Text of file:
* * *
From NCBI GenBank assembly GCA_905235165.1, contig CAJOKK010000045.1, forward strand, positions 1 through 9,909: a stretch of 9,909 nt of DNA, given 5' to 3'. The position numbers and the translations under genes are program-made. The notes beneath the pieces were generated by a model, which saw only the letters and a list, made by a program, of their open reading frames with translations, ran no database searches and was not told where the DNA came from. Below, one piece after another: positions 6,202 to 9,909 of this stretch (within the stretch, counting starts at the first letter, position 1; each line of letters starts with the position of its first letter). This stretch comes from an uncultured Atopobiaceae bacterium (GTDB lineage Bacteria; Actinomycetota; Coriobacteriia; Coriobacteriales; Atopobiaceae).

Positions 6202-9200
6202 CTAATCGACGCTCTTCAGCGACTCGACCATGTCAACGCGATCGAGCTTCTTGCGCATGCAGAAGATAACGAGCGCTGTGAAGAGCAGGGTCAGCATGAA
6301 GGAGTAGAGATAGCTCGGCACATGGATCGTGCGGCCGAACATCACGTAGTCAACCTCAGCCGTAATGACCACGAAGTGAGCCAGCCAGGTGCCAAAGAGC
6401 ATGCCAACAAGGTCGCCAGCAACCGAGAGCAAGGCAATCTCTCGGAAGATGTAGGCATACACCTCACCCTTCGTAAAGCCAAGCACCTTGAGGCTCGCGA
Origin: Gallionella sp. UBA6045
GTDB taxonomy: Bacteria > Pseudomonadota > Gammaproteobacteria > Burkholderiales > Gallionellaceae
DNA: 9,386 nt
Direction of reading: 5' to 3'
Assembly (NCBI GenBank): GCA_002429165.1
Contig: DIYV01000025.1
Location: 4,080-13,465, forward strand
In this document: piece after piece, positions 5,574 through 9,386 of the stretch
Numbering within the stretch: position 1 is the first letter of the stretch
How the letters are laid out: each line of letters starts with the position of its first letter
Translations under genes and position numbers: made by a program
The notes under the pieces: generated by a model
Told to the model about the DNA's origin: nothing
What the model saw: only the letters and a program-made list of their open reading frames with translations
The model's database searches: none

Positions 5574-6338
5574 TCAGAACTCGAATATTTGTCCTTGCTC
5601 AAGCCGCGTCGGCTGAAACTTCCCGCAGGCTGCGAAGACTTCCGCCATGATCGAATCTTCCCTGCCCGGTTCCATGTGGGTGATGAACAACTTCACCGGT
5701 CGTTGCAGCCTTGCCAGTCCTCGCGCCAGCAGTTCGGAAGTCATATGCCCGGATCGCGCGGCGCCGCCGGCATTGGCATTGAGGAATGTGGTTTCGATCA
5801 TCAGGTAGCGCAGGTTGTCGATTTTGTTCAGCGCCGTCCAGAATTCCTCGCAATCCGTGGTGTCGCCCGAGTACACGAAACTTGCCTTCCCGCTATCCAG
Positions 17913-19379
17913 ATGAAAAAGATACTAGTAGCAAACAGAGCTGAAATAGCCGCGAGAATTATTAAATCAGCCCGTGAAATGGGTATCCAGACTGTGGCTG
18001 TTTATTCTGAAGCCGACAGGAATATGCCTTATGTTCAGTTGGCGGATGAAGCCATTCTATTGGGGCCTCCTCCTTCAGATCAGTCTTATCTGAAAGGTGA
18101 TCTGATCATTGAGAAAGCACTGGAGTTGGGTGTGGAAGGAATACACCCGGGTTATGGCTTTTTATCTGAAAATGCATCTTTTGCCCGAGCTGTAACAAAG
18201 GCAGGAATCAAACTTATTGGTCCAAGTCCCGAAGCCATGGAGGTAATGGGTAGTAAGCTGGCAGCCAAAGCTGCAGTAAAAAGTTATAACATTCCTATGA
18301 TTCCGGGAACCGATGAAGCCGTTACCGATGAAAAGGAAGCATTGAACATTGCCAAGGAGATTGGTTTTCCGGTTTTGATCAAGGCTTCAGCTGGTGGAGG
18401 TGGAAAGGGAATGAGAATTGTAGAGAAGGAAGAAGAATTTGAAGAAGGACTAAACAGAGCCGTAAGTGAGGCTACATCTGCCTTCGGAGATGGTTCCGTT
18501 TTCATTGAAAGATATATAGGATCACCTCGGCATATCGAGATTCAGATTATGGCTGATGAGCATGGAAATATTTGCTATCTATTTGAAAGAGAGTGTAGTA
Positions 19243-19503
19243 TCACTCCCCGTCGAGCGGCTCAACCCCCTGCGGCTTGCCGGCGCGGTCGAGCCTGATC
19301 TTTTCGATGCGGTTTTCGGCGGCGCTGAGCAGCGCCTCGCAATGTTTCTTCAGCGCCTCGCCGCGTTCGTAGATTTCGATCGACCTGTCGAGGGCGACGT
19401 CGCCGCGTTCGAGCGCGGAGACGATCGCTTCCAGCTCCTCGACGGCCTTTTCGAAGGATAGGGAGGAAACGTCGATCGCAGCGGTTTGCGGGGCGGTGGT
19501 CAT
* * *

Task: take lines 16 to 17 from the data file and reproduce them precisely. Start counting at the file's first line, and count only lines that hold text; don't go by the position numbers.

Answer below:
Translations under genes and position numbers: made by a program
The notes under the pieces: generated by a model